“I believe we need more of an entrepreneurial mindset for a 21st-century innovative, creative, educational classroom for the students to be able to come out of school, and they ought to make money, not just create a resume, and not just look for a job that they can’t find or don’t like,” he said.

The forum was co-sponsored by WIBW-TV in Topeka and KWCH-TV in Wichita, both CBS network affiliates, as well as KMUW-FM, a public radio station based out of Wichita State University.

The simulcast in Topeka was plagued throughout the broadcast by technical difficulties that prevented viewers in northeast Kansas from seeing or hearing the entire forum.

But it was one of the few candidate forums in this year’s primary campaign when all five GOP candidates appeared together. Barnett has been barred from participating in debates sanctioned by the state party because he refused to sign a pledge agreeing to rules and conditions for official debates.

But Tuesday’s event, sponsored by the broadcast outlets, was technically considered a “forum,” rather than a “debate,” according to one WIBW official, because each candidate was asked the same question and given 45 seconds to respond, with no opportunity for rebuttal.

The five candidates were also asked about a 2017 tax bill that Kansas lawmakers passed, over then-Gov. Sam Brownback’s veto, that reversed course on the income tax cuts that Brownback had championed five years earlier.

That reversal of policy has brought in hundreds of millions of dollars more than revenue officials projected last year, just as the tax cuts in 2012 resulted in steeper revenue declines than they predicted at the time.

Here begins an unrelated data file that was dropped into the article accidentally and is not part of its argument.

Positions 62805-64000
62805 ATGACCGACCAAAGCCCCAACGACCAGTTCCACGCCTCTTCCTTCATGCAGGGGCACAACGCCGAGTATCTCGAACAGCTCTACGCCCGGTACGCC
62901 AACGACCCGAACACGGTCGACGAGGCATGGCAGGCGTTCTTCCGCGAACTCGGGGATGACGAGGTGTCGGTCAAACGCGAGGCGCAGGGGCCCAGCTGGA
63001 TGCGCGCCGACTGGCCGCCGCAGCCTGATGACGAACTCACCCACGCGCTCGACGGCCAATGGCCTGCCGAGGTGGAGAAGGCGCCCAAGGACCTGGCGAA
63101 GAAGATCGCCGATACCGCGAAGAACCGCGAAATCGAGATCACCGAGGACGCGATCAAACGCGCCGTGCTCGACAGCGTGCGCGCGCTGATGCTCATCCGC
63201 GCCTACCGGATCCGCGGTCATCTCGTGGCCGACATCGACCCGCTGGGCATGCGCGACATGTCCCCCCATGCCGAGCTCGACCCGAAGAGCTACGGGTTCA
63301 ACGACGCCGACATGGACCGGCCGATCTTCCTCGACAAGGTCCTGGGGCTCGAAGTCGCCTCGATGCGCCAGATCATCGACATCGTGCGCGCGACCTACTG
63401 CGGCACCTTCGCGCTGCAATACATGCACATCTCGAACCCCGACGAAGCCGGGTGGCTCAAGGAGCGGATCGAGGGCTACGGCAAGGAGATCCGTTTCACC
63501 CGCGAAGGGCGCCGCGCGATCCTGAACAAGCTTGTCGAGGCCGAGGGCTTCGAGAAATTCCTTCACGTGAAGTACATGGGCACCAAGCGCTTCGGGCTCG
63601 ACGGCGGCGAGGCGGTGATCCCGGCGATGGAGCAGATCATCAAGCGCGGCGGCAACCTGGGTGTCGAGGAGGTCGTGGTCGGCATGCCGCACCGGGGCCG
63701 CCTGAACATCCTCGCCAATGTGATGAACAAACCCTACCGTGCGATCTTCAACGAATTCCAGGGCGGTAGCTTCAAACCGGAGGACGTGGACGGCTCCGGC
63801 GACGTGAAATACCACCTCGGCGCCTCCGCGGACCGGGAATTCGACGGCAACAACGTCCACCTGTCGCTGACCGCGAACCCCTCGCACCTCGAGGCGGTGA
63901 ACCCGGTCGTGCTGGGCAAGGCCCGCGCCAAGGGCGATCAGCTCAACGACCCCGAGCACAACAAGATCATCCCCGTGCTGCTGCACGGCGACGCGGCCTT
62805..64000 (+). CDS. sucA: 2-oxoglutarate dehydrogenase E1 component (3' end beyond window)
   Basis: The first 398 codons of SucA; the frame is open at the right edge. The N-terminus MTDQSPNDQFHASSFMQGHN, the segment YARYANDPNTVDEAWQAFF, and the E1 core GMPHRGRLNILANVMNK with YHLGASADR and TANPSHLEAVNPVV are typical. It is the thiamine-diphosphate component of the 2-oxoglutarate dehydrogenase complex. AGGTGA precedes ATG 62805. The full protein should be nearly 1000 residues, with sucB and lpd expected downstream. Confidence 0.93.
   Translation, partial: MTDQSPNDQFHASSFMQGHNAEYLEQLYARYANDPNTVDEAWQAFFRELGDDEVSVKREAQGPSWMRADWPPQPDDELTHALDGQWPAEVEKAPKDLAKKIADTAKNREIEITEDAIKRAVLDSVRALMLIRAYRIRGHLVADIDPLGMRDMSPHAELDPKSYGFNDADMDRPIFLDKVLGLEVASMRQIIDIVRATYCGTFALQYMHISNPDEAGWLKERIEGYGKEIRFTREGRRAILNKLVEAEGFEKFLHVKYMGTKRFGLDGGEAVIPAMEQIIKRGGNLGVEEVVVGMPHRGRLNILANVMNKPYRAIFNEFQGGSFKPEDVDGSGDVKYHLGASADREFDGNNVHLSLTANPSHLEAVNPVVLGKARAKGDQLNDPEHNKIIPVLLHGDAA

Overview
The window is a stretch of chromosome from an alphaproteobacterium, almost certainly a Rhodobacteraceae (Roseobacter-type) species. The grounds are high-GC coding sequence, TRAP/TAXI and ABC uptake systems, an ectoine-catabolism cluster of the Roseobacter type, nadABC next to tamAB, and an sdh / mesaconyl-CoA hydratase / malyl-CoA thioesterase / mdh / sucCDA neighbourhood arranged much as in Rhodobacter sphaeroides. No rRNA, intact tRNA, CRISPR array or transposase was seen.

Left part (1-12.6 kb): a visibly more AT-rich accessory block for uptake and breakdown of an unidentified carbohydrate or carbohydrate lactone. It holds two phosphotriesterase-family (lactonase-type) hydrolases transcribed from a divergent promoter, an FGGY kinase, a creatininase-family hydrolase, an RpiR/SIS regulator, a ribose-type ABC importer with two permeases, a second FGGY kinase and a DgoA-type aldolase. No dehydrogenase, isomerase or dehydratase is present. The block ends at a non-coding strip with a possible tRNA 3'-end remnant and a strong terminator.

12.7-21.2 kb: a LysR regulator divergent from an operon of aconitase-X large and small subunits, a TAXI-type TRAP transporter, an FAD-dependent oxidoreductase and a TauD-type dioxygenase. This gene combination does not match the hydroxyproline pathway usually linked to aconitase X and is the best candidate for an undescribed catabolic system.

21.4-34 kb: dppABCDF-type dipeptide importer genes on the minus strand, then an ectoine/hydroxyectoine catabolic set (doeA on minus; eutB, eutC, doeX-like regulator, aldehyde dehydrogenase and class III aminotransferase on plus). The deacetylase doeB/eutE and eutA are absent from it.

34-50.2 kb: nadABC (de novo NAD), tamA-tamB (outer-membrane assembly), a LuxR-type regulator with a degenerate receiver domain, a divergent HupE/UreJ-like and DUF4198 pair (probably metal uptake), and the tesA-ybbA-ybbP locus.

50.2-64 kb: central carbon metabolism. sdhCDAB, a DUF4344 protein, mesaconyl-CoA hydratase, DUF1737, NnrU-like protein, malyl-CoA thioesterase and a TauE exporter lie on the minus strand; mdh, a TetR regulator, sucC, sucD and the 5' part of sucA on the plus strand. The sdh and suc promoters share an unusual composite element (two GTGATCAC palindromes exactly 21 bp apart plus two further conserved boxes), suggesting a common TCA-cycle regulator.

Barnett blamed the Brownback tax cuts for “nearly bankrupting the state,” while Colyer, who was Brownback’s lieutenant governor at the time, said the Kansas economy has shown signs of improvement and called for lowering income tax rates across the board.

Kobach, however, criticized the Legislature’s action last year and called for a return to Brownback’s tax policies, saying the Brownback-Colyer administrations failed to follow through on the tax cuts with commensurate cuts in state spending.

“We will lean on costs so that we do not have to raise taxes, and we will lean in on costs so hard that we will gradually reduce taxes over time,” Selzer responded.

Kucera, meanwhile, also vowed to cut taxes by putting “triggers or stop-losses” in place so that when revenues flowing into the state increase, state spending would not.

The final question of the event asked each candidate to what extent they would favor the legalization of marijuana, either for medical use or recreational purposes.

Colyer said he does not support legalizing marijuana in any form, saying “that is something that would really set our state backwards,” although he did sign legislation this year legalizing the industrial production and medical uses of non-intoxicating hemp.

Kucera said he supports legalizing the medicinal use of marijuana, but not recreational use, as did Barnett, who said he would review any legislation to legalize medicinal marijuana from a scientific perspective.

Kobach said he opposes any change to the state’s existing marijuana laws, while Selzer and Kucera both said they support exploring the legality of medicinal marijuana, but not recreational use.

Correction: A previous version of this story misspelled the city of WaKeeney, Kansas.